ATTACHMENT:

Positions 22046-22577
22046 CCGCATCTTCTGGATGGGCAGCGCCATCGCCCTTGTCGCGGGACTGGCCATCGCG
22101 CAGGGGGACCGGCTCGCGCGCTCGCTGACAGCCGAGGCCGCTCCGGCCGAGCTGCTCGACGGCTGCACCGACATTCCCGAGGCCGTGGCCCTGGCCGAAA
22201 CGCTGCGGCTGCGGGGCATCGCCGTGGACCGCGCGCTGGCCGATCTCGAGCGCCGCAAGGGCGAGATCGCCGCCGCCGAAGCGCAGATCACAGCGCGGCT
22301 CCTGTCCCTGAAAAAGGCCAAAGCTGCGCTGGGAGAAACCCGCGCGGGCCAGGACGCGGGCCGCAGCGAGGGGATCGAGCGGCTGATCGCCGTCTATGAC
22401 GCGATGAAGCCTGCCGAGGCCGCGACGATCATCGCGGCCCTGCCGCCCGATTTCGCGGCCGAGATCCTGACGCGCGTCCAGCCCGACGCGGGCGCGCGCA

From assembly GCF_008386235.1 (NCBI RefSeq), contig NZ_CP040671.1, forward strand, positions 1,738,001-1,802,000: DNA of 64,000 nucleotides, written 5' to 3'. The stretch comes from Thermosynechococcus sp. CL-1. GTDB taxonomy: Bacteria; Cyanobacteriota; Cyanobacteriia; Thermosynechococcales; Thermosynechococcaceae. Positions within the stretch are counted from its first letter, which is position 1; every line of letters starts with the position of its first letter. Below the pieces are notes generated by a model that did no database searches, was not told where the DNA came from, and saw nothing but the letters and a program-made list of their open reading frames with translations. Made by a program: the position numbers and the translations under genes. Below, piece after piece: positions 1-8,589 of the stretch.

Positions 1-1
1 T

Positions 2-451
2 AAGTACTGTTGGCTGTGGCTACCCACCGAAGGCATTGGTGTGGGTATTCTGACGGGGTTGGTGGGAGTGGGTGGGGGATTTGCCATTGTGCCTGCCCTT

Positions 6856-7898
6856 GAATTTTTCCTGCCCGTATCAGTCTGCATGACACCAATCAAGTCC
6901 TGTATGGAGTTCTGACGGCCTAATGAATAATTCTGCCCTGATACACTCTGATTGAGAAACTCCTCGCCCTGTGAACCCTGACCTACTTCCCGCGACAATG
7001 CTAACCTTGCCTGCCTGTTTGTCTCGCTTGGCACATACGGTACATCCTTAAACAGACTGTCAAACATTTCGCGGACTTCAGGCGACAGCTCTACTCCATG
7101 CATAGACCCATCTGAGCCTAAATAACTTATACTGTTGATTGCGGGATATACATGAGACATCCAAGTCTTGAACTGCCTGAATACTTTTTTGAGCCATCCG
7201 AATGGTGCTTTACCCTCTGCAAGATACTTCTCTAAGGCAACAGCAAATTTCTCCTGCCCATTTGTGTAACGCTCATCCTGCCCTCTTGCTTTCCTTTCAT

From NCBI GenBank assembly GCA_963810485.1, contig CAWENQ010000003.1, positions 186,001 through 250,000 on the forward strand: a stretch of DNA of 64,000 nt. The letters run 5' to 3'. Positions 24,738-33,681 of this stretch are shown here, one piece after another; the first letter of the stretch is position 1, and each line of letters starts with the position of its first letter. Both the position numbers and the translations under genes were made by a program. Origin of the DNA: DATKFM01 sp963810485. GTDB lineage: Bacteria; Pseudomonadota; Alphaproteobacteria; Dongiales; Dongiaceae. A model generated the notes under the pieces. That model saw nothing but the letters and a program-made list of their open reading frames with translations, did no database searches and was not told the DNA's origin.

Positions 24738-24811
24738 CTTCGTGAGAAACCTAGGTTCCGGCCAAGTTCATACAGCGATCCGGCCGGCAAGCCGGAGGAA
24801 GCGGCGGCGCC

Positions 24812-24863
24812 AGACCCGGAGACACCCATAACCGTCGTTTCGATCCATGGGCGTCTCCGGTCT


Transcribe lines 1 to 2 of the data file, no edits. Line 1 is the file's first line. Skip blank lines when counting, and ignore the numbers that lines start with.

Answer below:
Positions 22046-22577
22046 CCGCATCTTCTGGATGGGCAGCGCCATCGCCCTTGTCGCGGGACTGGCCATCGCG